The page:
About the First 100 Miles
It’s about Mile 100 of our mule journey. We have settled in to the mule ramble pace. I say “about” Mile 100 because we don’t really know how far we’ve come. And we don’t care any more.
That’s the sort of trip we’re on. It’s a journey defined by paper maps, the thickness of mule hide and the durability of our own.
We’re not navigating by GPS so we don’t have way points we can hold up proudly like a stringer of fish. This week, we rode our mules up a country road past a barn with a basketball hoop bolted to the chestnut siding. The center line served as the free throw line. This county defies smart phone navigation. There’s no service in these hills.
I own a smart phone. Mostly I use it for its hot spot. That way, I can write blogs on my laptop from the road. I also use it for getting a sense of the route ahead. But here’s what I’ve learned about its limitations.
You can try to plan your mule ramble all you want. Sit at your laptop. Zoom in on Google Maps and preview your intended route way past midnight. Pick all the back roads you think will have the least traffic. The thought is, once you’re out there, you’ll just follow some invisible, digital line across the land. Like you’re driving a car or bike to a pre-determined destination.
Then this happens.
You’re riding up some winding road and some dude in a red truck asks you where you’re from. The conversation goes like this:
Dude: Where are you coming from?
You: Lenoir, NC, about 100 miles away from here.
Dude: Wow. Where are you going?
You: We saw on our map we could get to Mountain City on the back roads and then get up to Grayson Highlands to see the wild ponies
Dude: Oh hell no. Don’t do that! That’s a terrible road. Way too many cars and not enough shoulder. You’ll get flattened! What you need to do is take Rich Hill Road about 2 miles from here and then…..”
And then the Dude calls his friend and writes the directions on a scrap of paper. He spells out, in words on that piece of paper, how we get from where we’re standing to a place 40 miles away. All on back roads, many of them gravel. And at the end of the road, he says, there’s this amazing 35 mile long Rails-to-Trails route that takes us to a place way more amazing then we’d ever tried to plan out. From there, we can get to the ponies.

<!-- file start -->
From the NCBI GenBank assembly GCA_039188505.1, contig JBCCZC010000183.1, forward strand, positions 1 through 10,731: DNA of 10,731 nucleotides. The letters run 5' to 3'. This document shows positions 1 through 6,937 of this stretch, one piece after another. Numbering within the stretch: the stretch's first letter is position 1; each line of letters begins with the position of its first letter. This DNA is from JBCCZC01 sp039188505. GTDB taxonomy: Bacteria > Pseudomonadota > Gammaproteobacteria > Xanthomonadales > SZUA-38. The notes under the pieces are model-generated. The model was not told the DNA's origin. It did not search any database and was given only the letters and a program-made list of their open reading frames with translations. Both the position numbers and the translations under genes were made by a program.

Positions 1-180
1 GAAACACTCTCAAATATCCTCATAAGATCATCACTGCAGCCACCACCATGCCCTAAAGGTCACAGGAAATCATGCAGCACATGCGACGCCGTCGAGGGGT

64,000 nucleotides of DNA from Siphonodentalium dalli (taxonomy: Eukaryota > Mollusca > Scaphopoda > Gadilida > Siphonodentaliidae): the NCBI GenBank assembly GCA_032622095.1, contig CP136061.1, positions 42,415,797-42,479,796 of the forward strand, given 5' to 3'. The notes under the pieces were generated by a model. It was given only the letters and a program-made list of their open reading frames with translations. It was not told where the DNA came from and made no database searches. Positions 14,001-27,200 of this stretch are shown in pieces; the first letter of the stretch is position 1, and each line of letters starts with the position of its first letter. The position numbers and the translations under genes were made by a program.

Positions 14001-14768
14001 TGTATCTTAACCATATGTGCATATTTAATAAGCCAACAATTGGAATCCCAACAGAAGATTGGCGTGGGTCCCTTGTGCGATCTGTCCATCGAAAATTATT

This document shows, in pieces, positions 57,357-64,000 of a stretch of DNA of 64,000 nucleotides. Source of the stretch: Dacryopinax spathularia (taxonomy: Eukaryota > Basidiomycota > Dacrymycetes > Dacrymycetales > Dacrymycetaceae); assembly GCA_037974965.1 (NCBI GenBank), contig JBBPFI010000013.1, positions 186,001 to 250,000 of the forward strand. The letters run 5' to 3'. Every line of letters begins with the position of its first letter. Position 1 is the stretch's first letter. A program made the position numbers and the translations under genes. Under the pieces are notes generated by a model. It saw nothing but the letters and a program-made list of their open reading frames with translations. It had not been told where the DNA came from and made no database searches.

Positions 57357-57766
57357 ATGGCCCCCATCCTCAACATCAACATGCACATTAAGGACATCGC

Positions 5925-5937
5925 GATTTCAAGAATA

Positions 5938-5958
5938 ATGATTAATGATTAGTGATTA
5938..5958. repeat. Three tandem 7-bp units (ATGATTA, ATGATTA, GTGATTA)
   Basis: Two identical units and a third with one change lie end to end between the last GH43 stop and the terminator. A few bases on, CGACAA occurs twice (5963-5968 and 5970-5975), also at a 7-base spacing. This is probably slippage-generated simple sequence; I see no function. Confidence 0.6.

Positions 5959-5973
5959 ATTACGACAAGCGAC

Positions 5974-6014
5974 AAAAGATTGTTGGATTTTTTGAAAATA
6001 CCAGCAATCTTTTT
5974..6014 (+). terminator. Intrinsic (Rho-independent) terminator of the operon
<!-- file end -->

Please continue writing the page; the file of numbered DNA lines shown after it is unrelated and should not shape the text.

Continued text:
And we take his advice. We trade in our original plan for his. And that’s how, slowly, our voyage has become that of all those we’ve met along the way.
Sure, before we headed out, Julia and I tried to get a rough idea of where we wanted to go. Like I said, I have a smartphone.
We wanted to wake up in our beds, saddle up our mules, ride out the front gate and head in to the North Carolina mountains.
That’s how our journey started, August 31, when we set off with mules Polly, Brick and Dusty.
And then the trip, as Steinbeck says, started taking us.
It took us 6 days to travel the first 20 miles. 4 days later, Hurricane Florence chased us off the road. That was in West Jefferson, NC.
When we got back on the road, folks we met along the way talked us in to better routes. Sent us to better friends. Fed us better food than ANYTHING we had originally set out to see.
And so, about 100 miles in to the trip, we have settled in to the pace of word of mouth, weather and terrain. When the word of mouth is too good to resist, we don’t. If the weather is too wet, our mule’s feet get too soft. So they wear too much and just stay put. And when the terrain throws a road-less ridge in our route, we go around. Or turn back. Or just stare at that ridge, put our arms around each other and say, “damn, look at that ridge.”
We’ve had folks tell us we could download mapping software that works offline. But they’re missing the point. We want to experience the land and the people. And the more we cling to a digitally pre-digested itinerary, the farther we’re removed from the nitty gritty insights of local knowledge.
We understand the futility of measuring mileage and knowing everything before we get there. These are the wrong units o measure things by. When we get somewhere that puzzles us we linger. We may look at our paper map. Or not. And then we move on. Or we ask for help.
Our screens have gone mostly dark. We’re not counting the miles any more.
Here’s a look at some of the country and people we’ve come across in our mule ramble.
Post Script: You can read Julia’s take on our mule ramble, with a great sense of our day-to-day lives on the road, at ConsideringAnimals.com
Post Post Script: Julia, the mules and I are holed up in Damascus, VA, waiting out a patch of wet weather. A draft mule-big thanks to Mike and Cindy Johnson for putting us up.
This’ll let mules Polly, Brick and Dusty eat some much needed grass and let their feet dry out (the wet conditions have made them tender, even with hoof boots on). From Damascus, we plan to head toward Grayson Highlands via the Iron Mountain Trail. Unless, in the course of my chatting, er, route planning, I find a better route. I do not intend to consult Google Maps.
Post Post Post Script: Another big thanks to the folks at Mojos Trailside Cafe and Coffee in Damscus, VA for letting us use their wifi to get this post up.